Thursday, 9 January 2014

Council Meeting - Communication and Affordable Housing

Hay Council is considering the idea of getting in touch with local residents via email, and would like anyone who is interested in getting email updates of what they're up to to contact them.
An email list would have been useful recently, when Ellie Spencer got an email from Kirsty Williams and wanted to share it as widely as possible. This was on the subject of the public toilets. She wanted to get the message out via the Hay Together email list, but this was felt to be inappropriate by other councillors - which led to another bad tempered exchange. Ellie couldn't attend the meeting on Monday, so was unable to answer any of the criticism.

But let's end on a positive note! At the beginning of the council meeting a group from the Affordable Housing group, led by Ros Garratt, came to give a presentation, showing where they have got to in their plans.
They had a chap called David Palmer with them, from the Wales Co-operative Centre, too. The Co-operative Centre was set up originally by the TUC, and their ambition is to support the building of affordable homes across Wales. They prefer to do this in partnership with Councils, because a Council is a properly constituted body, and they have some experience in running things. One suggestion was to get together with Clyro and Llanigon for a project, to take advantage of economies of scale. Felindre also wants to have some affordable housing, and at the moment there is no provision in the LDP (Local Development Plan) for any new housing there.
They think that the best way to go forward is to set up a CIC, a Community Interest Company, like the one that is organising the renovation of the Cheesemarket at the moment. This would mean that any involvement that the Council itself has in the project would be protected legally, so the Council would not have to bear costs if the CIC got into difficulties. As well as building some new houses, or supporting people who wish to self-build, there would be scope for them to branch out later to cover car parks, and playgrounds and woodland walks - and even toilets (and they would be able to put a turnstile in!). CICs can access funds that the Council doesn't have access to (there seem to be pots of money out there for all sorts of things, if you know where to look, and how to apply). They could also act as a Registered Social Landlord, or co-mortgage properties with the tenants. They were thinking of inviting two councillors to be on the board.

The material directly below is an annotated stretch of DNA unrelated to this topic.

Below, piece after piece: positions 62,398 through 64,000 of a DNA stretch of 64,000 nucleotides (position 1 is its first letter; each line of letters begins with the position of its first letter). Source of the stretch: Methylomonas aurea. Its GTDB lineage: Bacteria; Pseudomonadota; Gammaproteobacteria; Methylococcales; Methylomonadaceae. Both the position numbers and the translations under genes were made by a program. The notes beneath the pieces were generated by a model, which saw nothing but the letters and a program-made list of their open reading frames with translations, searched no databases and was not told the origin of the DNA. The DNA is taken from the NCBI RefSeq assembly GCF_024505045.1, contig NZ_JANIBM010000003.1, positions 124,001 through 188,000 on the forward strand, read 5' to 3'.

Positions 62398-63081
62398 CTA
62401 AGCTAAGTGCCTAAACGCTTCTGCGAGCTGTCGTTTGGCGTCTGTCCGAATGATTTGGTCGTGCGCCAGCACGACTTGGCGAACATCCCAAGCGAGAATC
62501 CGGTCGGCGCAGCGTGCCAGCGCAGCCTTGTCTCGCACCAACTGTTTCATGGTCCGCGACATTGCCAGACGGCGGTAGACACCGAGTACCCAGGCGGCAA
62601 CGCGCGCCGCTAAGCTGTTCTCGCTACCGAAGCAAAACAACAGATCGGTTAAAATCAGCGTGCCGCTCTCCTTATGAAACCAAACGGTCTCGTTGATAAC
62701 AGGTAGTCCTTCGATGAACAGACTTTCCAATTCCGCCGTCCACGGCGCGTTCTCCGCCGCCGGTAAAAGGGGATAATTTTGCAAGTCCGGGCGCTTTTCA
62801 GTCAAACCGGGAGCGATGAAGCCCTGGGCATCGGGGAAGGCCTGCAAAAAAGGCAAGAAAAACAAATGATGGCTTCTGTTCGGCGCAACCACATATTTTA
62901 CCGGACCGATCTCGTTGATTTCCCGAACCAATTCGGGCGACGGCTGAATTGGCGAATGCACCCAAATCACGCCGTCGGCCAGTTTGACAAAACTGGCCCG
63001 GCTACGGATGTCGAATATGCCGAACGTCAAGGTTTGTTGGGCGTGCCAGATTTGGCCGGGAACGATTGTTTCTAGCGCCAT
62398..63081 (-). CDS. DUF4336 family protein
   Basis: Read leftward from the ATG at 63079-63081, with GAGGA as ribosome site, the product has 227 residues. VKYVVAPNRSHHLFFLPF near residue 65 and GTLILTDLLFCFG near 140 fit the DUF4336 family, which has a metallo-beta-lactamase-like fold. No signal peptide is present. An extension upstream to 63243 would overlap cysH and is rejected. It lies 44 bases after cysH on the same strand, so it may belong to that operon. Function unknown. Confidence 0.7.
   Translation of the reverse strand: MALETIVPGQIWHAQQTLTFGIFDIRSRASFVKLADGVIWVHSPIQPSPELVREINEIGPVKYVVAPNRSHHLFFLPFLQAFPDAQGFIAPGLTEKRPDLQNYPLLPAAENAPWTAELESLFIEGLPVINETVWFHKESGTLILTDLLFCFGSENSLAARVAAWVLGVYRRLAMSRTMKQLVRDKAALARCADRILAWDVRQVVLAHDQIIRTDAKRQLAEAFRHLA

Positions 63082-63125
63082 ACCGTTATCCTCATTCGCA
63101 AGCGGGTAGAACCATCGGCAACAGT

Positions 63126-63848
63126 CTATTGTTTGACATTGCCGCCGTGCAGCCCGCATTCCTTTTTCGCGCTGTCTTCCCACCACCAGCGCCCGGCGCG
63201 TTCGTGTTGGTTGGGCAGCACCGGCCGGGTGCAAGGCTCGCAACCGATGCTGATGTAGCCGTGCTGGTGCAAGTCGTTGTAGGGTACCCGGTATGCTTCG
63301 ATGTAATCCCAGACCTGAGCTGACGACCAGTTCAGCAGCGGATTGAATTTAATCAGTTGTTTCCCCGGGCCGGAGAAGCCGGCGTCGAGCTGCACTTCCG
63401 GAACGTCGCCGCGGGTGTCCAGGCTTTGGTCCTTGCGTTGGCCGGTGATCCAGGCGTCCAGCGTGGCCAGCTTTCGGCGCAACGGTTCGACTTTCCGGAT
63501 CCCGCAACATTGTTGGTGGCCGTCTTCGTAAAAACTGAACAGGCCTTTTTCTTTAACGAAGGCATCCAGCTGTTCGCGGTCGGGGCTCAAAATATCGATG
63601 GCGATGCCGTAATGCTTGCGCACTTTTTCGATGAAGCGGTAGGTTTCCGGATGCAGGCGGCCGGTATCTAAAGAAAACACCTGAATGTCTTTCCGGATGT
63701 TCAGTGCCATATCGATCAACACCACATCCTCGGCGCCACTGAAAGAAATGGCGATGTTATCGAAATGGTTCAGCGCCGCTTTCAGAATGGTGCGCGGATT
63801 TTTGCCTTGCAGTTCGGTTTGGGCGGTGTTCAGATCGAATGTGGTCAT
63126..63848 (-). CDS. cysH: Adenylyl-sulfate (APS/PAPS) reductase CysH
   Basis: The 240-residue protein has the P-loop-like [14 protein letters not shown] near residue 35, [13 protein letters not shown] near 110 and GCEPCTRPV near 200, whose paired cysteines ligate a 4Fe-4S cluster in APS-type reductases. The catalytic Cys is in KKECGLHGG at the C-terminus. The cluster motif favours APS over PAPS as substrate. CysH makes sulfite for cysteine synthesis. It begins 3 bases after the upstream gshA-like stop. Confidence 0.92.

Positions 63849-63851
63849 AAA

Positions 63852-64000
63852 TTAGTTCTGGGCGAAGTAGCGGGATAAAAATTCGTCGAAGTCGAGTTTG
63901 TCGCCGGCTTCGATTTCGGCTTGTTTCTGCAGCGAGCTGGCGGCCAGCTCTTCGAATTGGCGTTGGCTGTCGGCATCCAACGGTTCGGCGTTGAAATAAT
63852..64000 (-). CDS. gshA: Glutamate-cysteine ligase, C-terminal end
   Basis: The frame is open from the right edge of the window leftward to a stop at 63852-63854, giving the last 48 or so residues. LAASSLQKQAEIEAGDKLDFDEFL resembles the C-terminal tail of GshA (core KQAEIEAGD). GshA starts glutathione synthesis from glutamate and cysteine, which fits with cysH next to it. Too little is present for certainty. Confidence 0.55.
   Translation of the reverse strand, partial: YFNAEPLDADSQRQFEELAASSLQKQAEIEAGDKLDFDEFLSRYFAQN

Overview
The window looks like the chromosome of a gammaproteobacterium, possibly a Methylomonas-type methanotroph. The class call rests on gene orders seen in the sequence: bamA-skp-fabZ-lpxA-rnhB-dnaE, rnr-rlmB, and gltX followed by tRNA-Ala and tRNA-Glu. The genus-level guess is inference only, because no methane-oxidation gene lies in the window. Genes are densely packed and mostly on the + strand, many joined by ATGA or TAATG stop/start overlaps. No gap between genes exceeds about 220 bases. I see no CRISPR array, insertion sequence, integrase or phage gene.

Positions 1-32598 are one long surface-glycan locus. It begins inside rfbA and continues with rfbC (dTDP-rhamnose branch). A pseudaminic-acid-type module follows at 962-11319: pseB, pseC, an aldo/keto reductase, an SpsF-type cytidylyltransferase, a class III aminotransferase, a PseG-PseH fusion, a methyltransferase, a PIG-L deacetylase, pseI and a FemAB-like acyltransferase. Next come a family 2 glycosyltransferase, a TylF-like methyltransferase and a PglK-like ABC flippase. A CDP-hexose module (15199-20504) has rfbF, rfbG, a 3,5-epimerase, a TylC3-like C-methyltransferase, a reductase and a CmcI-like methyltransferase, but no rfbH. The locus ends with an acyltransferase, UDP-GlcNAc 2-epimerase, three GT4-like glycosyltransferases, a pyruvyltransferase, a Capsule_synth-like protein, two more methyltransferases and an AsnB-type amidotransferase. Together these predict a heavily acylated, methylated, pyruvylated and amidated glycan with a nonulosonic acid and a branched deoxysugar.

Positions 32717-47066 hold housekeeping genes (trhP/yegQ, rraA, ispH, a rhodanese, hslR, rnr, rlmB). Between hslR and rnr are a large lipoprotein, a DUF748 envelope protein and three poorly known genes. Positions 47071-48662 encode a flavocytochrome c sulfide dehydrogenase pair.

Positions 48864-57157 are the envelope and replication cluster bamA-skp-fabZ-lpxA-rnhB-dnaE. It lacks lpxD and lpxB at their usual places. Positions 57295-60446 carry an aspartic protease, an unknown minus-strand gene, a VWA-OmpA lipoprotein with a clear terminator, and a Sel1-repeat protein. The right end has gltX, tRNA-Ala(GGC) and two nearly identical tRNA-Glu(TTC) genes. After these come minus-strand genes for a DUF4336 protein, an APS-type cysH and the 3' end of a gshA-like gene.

This ties in with the school - young families are needed to stay in the area to help the local economy, and as smaller schools are closing in the more remote villages, there needs to be housing in Hay for families to move where the school is.
The Estates Sub-committee of the Council will be working with the Affordable Housing group to take things forward.


Anonymous said...

I would have thought that the Hay Together mailing list was extremely appropriate for Ellie Spencer's proposal. That's why it's called Hay Together, for heaven's sake. It's just those thick blinkered councillors who think, for some strange reason known only to themselves, that Hay Together and Plan B are one and the same. How dim-witted and stupid can you get? Well, extremely stupid it would appear. It beggars belief. It really does.

Anonymous said...

Lots of the same people who now are Hay Together were plan B. It is plan B to blame for no school, no much needed supermarket and no community facilities.

Incomer 429 said...

Anonymous, you forgot to mention you were here long before us and that Hay was better before all those bookshops and the festival and all those arty farty types moved here!

Warm Blooded Mammal said...

I expect that the dinosaurs moaned on about incomers in much the same way, as they slowly became extinct....

Still, never mind eh?